Landstar Expansion In High Gear
Jacksonville, Florida USA
April 19, 2007
By
Richard Armstrong

Key Personnel:
Al Reisman, EVP Sales
Kevin Fletcher, EVP Operations
Steve Jones, VP Emergency Transportation Services
Tom Larson, VP Marketing & Planning
Lisa Pate, VP Agent Recruiting
Priscilla Miller, VP Finance
Marcia Arnold, VP Administration
Don Jordan, VP Warehousing Services
Tim Ming, Director International Operations

Landstar Global Logistics is a high growth, high profit 3PL expanding rapidly in warehousing and freight forwarding. Landstar’s ability to grow is enhanced by its use of business capacity owners.

For its new warehousing operation, vice president Don Jordon has already signed up over 100 agents. These agents average two warehouses each and are located in 84 markets across the U.S. with 74 million square feet of space. They average 54 years in business and most have long histories in the public warehousing sector.

There are several major benefits Landstar brings to these WCOs (warehouse capacity owners). Firstly, membership in the Landstar Network provides a nationally recognized brand backed by a national sales capability. The national brand draws requests for proposals. Most of the WCOs receive few RFPs on their own.

In addition, WCOs can protect existing business when customers look for national solutions. Instead of being left high and dry, WCOs can now rely on a network with stability and standardized operating procedures. These standardized procedures include a good WMS (warehouse management system). Landstar also provides regular marketing, pricing and warehouse layout advice.

To help WCO cashflows, Landstar provides payment in seven days or less and carries the receivables.

Landstar’s WMS suite is a web-based transaction data handler system, the Infor SCM Warehouse Management FourSite front end and its Via View query and report tool.  This software allows cross-network visibility.  It is also integrated to Landstar’s proprietary transportation management system.  For many WCOs, it is the first time they have had high quality, competitive WMS and TMS systems.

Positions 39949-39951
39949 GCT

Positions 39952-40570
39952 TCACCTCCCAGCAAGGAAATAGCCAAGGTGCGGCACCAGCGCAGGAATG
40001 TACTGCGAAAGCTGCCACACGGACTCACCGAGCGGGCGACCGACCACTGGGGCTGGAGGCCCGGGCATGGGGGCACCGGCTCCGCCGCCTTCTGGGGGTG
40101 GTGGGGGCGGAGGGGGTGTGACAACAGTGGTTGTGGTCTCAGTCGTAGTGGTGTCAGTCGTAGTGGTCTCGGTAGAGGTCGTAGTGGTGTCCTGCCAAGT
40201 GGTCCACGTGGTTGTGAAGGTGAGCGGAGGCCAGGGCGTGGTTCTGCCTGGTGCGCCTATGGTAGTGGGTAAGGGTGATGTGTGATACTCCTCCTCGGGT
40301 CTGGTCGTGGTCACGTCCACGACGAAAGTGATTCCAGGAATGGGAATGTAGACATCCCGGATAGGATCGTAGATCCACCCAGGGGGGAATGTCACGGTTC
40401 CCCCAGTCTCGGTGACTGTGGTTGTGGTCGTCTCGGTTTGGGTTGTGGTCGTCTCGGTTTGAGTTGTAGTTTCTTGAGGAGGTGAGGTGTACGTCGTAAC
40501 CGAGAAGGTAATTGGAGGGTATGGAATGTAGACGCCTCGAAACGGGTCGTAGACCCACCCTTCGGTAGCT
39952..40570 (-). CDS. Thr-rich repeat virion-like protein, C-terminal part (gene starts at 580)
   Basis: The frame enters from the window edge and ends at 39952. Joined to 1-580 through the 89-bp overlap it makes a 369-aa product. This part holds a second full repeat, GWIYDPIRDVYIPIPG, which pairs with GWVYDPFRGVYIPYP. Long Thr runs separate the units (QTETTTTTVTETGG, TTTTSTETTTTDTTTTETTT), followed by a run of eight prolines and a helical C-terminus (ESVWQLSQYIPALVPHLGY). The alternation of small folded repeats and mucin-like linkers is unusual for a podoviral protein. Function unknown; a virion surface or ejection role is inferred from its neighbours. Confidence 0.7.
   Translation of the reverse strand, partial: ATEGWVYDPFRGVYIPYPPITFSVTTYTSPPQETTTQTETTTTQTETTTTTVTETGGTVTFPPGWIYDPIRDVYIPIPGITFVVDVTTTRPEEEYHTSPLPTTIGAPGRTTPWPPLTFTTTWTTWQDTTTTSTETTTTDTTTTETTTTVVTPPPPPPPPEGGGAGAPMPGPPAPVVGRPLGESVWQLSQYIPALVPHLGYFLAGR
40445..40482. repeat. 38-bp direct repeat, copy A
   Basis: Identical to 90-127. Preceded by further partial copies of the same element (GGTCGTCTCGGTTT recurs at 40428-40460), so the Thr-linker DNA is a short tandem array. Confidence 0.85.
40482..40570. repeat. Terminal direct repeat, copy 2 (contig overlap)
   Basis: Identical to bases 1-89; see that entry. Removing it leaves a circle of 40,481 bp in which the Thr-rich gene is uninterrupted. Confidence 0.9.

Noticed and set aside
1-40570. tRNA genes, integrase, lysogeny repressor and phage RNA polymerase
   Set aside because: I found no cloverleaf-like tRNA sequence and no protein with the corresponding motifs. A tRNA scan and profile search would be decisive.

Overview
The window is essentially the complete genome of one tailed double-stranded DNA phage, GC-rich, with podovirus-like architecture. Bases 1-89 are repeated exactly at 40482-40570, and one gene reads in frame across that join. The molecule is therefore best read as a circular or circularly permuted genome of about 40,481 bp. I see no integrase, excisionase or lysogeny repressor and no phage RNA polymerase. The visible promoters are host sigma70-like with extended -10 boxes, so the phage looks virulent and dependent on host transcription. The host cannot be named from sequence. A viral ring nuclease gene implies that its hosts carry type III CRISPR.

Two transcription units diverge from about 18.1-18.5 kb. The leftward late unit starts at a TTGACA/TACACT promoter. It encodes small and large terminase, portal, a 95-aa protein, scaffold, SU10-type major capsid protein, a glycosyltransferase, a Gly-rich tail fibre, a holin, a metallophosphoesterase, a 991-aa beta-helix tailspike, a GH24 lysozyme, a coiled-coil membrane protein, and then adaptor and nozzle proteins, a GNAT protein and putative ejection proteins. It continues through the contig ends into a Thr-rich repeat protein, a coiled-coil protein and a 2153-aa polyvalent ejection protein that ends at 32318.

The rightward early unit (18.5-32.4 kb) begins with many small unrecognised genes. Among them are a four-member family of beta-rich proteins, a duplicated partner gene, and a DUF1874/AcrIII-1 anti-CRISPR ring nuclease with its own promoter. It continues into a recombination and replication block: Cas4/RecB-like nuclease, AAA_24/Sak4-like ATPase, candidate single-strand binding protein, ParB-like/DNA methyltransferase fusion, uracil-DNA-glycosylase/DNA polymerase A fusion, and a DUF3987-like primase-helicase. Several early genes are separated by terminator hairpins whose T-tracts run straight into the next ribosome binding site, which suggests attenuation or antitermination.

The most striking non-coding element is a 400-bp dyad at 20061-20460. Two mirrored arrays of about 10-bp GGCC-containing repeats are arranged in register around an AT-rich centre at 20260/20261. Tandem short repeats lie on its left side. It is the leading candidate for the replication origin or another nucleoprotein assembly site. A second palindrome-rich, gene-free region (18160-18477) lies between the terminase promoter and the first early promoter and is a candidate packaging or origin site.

A major impact of joining Landstar’s network for most agents is the scalability, the option to move from being a geographically limited player to being a national player. An example of the impact of this added value, is that Landstar’s standardized WCO contract terms have been endorsed by the International Warehouse Logistics Association (IWLA). IWLA has a host of small members who find the Landstar solution attractive. The standardized contract saves new WCOs legal fees.

Because the WCOs own their individual warehouses, it provides Landstar with variable cost “instant capacity.” For new WCOs, IT startup including Landstar’s web-based system takes less than two weeks.

Landstar’s warehousing model has proved attractive to its existing customer base. Examples are McLaren, an industrial track and tread supplier, Aroostook Starch and Calgon Carbon.

Jordan’s warehousing operations are already significant. We expect these operations to reach $100 million in five years.

International

Tom Ming, a 28 year veteran of Crowley Maritime leads Landstar’s international operation. Ming has signed eleven agents who operate under Landstar’s NVOCC license. Twenty IATA airfreight agents are in place. There are currently four agents who do both. Landstar has two freight brokerage operations. Basic services include LCL/CL, breakbulk, project logistics, refrigerated, air charter and over-dimensional. Ming’s agents emphasize niche relationships. Several offerings blend well with other Landstar operations. This extended air/land service works particularly well for over-dimensional and express shipments.

Landstar agents use Cargo Sphere, a web-based management system for contract rate management. Forwarder Logic is used for international transportation management including AES Direct filings and marine insurance.

Ming is aggressively pursuing international agents for Landstar. By the end of the year, Landstar expects to have 25 offshore locations. Of these 12-15 should be in Asia including China and India.

 

Sources: A&A Primary Research, http://www.landstar.com/

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